This preview shows page 1. Sign up to view the full content.
Unformatted text preview: Privacy | Ad Info | Home
Use of this site is subject to certain Terms & Conditions, Copyright © 1996-2000 EarthWeb Inc. All rights
reserved. Reproduction whole or in part in any form or medium without express written permission of
EarthWeb is prohibited. Read EarthWeb's privacy statement. www.erpvn.net Fundamentals of Project Management
by James P. Lewis
ISBN: 0814478352 Pub Date: 01/01/95
Search Tips Search this book: Advanced Search Previous Table of Contents Next Title ----------- CHARACTERISTICS OF A PROJECT CONTROL SYSTEM
All good project control systems have several characteristics in common. These include:
• A focus on what is important. The control system must focus on project objectives. The aim is to
ensure that the project mission is achieved. To do that, the control system should be designed with these
questions in mind:
• What is important to the organization?
What are we attempting to do?
Which aspects of the work are most important to track and control?
What are the critical points in the process at which controls should be placed? Control should be exercised over what is important. On the other hand, what is controlled tends to
become important. Thus, if budgets and schedules are emphasized to the exclusion of quality, only they
will be controlled; the project may well come in on time and within budget at the expense of quality.
Project managers must monitor performance carefully to ensure that quality does not suffer.
• A system for taking corrective action. A control system should focus on response. If control data do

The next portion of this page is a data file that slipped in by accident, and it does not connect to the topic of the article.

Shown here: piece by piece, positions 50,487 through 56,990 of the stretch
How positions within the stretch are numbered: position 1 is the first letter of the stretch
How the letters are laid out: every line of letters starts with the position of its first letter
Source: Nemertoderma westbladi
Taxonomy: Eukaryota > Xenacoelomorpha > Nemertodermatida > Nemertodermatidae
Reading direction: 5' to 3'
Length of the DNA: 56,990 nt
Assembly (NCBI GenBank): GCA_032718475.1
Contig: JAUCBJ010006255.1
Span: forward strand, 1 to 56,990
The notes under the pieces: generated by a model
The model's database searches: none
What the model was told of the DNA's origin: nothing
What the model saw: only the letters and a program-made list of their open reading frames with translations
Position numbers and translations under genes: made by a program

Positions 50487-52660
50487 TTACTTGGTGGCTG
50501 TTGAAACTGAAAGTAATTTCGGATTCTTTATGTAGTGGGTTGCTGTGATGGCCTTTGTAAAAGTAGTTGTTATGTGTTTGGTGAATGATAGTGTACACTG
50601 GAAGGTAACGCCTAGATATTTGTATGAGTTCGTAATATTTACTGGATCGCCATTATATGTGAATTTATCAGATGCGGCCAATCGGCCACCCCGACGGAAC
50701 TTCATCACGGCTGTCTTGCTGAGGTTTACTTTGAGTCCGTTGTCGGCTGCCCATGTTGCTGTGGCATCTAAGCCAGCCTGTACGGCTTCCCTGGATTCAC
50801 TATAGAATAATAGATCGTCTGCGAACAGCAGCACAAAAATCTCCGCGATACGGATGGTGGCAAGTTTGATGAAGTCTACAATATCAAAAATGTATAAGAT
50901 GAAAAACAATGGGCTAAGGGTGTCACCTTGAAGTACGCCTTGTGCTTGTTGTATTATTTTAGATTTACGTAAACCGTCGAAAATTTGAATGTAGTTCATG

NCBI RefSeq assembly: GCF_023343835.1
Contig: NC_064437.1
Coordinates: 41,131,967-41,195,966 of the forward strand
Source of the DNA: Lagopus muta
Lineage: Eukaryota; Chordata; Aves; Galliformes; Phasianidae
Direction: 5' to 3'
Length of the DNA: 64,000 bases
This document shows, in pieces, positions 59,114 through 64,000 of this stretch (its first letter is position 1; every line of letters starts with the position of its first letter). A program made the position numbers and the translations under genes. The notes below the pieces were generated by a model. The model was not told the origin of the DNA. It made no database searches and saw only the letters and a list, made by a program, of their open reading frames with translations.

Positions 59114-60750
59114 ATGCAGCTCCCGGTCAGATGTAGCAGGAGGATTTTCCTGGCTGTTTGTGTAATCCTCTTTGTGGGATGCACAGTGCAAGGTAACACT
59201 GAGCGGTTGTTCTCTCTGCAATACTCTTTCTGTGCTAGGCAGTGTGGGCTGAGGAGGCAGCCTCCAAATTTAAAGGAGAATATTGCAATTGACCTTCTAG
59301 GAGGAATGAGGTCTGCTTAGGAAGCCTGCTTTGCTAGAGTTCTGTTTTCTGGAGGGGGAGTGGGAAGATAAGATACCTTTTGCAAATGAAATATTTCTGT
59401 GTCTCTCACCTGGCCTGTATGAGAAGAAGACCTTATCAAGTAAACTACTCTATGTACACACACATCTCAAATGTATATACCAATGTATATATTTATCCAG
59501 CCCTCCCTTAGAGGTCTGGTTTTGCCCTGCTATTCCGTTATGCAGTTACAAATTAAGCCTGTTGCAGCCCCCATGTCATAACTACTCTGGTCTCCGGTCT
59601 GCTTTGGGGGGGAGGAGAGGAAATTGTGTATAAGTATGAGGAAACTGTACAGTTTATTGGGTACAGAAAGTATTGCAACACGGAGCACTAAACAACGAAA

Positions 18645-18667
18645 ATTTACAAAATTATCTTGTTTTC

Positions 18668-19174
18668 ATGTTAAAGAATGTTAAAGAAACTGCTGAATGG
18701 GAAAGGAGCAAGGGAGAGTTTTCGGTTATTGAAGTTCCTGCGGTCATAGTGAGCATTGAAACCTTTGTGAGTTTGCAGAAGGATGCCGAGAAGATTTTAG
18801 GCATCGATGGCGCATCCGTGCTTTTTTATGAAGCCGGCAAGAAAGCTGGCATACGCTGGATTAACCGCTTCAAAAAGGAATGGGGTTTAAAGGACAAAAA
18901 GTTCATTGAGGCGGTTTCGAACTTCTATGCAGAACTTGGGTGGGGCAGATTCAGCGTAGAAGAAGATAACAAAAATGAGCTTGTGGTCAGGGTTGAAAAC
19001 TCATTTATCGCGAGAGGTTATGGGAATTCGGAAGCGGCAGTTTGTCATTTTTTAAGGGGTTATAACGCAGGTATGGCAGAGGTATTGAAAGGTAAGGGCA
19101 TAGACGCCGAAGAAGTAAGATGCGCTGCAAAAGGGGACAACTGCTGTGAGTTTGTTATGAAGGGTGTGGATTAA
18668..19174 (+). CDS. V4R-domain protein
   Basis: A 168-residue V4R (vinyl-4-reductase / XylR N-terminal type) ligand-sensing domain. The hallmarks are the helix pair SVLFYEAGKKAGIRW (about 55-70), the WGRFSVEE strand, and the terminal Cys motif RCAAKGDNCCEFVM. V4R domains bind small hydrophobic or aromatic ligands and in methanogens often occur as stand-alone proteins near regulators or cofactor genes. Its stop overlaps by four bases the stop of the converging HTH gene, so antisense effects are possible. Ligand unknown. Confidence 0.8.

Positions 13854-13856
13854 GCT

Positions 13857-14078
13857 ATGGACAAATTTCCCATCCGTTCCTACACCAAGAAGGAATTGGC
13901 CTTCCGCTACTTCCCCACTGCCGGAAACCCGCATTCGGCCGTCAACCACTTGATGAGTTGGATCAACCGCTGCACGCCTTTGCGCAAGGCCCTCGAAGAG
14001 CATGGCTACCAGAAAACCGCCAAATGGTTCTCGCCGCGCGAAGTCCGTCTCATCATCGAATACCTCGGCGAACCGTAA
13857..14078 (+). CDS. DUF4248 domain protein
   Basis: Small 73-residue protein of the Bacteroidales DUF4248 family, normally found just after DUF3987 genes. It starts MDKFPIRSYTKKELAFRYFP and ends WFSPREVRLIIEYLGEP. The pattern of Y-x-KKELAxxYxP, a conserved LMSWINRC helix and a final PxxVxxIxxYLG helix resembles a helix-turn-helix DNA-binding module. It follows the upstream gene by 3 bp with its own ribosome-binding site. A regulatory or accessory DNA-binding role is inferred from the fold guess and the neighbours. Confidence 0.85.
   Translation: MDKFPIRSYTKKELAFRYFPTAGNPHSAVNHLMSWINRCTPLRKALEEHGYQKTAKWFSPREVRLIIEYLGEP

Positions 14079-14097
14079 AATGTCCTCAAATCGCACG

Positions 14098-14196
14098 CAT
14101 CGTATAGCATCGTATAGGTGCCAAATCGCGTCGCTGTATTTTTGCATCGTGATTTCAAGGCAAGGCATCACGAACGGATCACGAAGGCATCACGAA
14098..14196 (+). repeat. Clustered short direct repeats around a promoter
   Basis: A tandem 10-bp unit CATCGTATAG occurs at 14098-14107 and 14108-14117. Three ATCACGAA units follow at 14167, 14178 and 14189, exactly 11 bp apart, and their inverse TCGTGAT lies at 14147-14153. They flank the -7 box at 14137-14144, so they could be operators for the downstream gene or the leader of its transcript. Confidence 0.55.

not result in action, then the system is ineffective. That is, a control system must use deviation data to
initiate corrective action; otherwise, it is simply a monitoring system, not a control system. If you are
driving and realize that you have somehow gotten on the wrong road, but you do nothing to get back on
the right road, you are not exercising control.
One caution here, though. I once knew a manager whose response to a deviation was to go into the
panic mode and begin micro-managing. He then got in the way of the people who were trying to solve
the problem and actually slowed them down. Had he left them alone, they would have solved their
problem much faster.
• An emphasis on timely responses. The response to control data must be timely. If action occurs too
late, it will be ineffective. This is frequently a serious problem. Data on project status are sometimes
delayed by four to six weeks, making it useless for taking corrective action. Ideally, information on
project status should be available on a real-time basis. In most cases, however, that is not possible. For many projects, weekly status reports are adequate.
Ultimately, you want to find out how many hours people actually work on your project and compare that
figure to what was planned. This means that you want accurate data. Some people may fill out weekly time
reports without having kept track of the...
View Full Document
- Fall '13